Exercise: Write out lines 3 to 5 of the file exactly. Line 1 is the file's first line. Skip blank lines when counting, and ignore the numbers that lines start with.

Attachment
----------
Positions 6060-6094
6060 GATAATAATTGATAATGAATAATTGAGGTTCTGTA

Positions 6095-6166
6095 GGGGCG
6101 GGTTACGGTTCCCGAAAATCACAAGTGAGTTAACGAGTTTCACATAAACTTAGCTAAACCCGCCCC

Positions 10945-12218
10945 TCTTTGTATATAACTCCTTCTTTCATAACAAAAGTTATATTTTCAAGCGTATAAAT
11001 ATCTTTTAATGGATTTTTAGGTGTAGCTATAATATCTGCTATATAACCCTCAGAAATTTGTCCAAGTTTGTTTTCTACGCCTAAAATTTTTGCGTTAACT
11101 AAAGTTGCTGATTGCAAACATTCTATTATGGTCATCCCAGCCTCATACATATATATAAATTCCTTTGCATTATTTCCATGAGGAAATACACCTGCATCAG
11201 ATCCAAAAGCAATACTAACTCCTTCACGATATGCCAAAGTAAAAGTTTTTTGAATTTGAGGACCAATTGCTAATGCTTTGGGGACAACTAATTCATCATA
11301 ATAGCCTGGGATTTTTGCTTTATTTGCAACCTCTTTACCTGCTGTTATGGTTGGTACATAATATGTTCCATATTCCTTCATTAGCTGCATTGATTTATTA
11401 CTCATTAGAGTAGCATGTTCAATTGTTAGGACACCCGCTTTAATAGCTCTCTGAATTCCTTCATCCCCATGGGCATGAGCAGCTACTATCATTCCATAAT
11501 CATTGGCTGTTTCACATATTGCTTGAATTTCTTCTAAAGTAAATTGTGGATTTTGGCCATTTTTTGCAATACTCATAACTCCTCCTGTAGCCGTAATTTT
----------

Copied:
Positions 6095-6166
6095 GGGGCG
6101 GGTTACGGTTCCCGAAAATCACAAGTGAGTTAACGAGTTTCACATAAACTTAGCTAAACCCGCCCC